Appearing as a guest on the British talk show “Lorraine”, Oberman revealed that she was being targeted by antisemitic trolls on social media, who have been abusing her online for years.
“It comes from the left and the right, and if you see an injustice, I’ve always felt I needed to stand up and talk about it.”
Despite the treatment Oberman has been experiencing – described as “frankly vile” by talk show host Lorraine Kelley – Oberman is adamant that she will continue to speak against antisemitism despite online bullying.
The British writer, activist and Chief Executive of the Holocaust Educational Trust, Karen Emma Pollock CBE, called the abuse that Marsan is facing:
“shocking, disgusting, [and] exhausting all at once.”
While appreciative of the support following the verbal abuse targeting the intrepid actor, Marsan wrote:
“Thanks for all the kind responses about this but honestly, I’ve been in this game for 30 years & I think I’m the dog’s bollocks, I’m fine. But the point is, what if I wasn’t. What if I were a young kid just starting out & I had to deal with this level of abuse. It’s unacceptable.”
None of this should be surprising!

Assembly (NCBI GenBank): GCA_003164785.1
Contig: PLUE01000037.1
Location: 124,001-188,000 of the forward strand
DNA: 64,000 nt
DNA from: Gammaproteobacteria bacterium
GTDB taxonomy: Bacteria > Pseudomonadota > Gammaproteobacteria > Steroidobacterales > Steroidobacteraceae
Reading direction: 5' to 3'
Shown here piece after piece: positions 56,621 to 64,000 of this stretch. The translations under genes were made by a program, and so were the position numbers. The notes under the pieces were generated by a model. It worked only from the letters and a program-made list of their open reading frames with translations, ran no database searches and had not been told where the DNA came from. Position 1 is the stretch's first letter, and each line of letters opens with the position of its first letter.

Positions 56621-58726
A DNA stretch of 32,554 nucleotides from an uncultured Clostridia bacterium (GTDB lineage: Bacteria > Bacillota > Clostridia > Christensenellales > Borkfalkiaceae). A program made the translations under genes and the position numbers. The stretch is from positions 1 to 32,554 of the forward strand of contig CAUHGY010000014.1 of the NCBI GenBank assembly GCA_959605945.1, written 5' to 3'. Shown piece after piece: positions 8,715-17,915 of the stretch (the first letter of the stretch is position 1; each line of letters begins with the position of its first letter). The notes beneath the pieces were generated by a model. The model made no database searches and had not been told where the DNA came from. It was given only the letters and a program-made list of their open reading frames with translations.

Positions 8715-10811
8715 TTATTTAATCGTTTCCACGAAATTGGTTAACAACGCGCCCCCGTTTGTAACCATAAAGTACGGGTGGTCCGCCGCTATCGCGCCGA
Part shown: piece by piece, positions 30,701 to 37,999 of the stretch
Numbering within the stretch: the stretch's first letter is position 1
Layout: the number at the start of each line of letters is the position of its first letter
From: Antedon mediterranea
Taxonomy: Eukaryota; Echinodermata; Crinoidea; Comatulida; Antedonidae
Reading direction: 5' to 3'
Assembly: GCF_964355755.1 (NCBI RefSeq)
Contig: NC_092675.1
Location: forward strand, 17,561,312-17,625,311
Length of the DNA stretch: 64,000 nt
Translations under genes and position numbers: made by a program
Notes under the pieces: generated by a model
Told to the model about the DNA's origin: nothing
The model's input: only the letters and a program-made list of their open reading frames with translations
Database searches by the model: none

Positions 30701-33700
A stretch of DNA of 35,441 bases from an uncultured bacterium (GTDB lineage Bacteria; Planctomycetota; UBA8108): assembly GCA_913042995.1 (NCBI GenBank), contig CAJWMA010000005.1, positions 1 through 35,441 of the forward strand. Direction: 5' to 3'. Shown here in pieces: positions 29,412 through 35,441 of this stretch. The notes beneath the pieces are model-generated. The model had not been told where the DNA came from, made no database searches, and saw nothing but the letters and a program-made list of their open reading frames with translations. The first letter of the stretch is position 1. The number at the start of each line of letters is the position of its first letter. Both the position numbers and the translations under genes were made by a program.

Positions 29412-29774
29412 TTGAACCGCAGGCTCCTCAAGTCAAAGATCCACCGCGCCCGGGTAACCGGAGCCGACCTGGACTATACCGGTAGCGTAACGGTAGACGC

Also hardly ‘surprising’, last Thursday, London’s Metropolitan Police arrested a 28-year-old man suspected of carrying out five “unprovoked assaults on Jewish people” over the past month in the heavily Jewish neighborhood of Stamford Hill. Police had been searching for the suspect since he had been filmed two weeks earlier assaulting a Jewish man and a child on the street in separate incidents on the same day.
Londoners today hardly need reminding of the situation. Who can forget the video – televised globally on TV news networks earlier this year – showing cars with Palestinian flags driving through Jewish populated areas of the British capital honking their horns and screaming:
“F*** their mothers, rape their daughters”
If this is the ‘road’ the UK is set on going down, then Ridley Road is a ‘much watch’ as warning sign how societies can so easily “go down the wrong road”. Whatever the stresses and strains on a society, it seems Jews are perennially caught in the middle and are blamed and ostracized.
One must bear in mind that this fanatical leader of the National Socialist Movement, Colin Jordan, was not “some crazy” aberration – he went to Cambridge and was a teacher in a school – a classic example as how the ordinary transforms into the evil extraordinary.
Whether the threats to deal with Jews are heard as manic murderous screams from moving cars or are delivered in more refined parlance from those attired in suits and fine skirts, the instructive narrative of Ridley Road is no less about the past as it is about the future.
Ask actors like Eddie Masan and Tracy-Ann Oberman!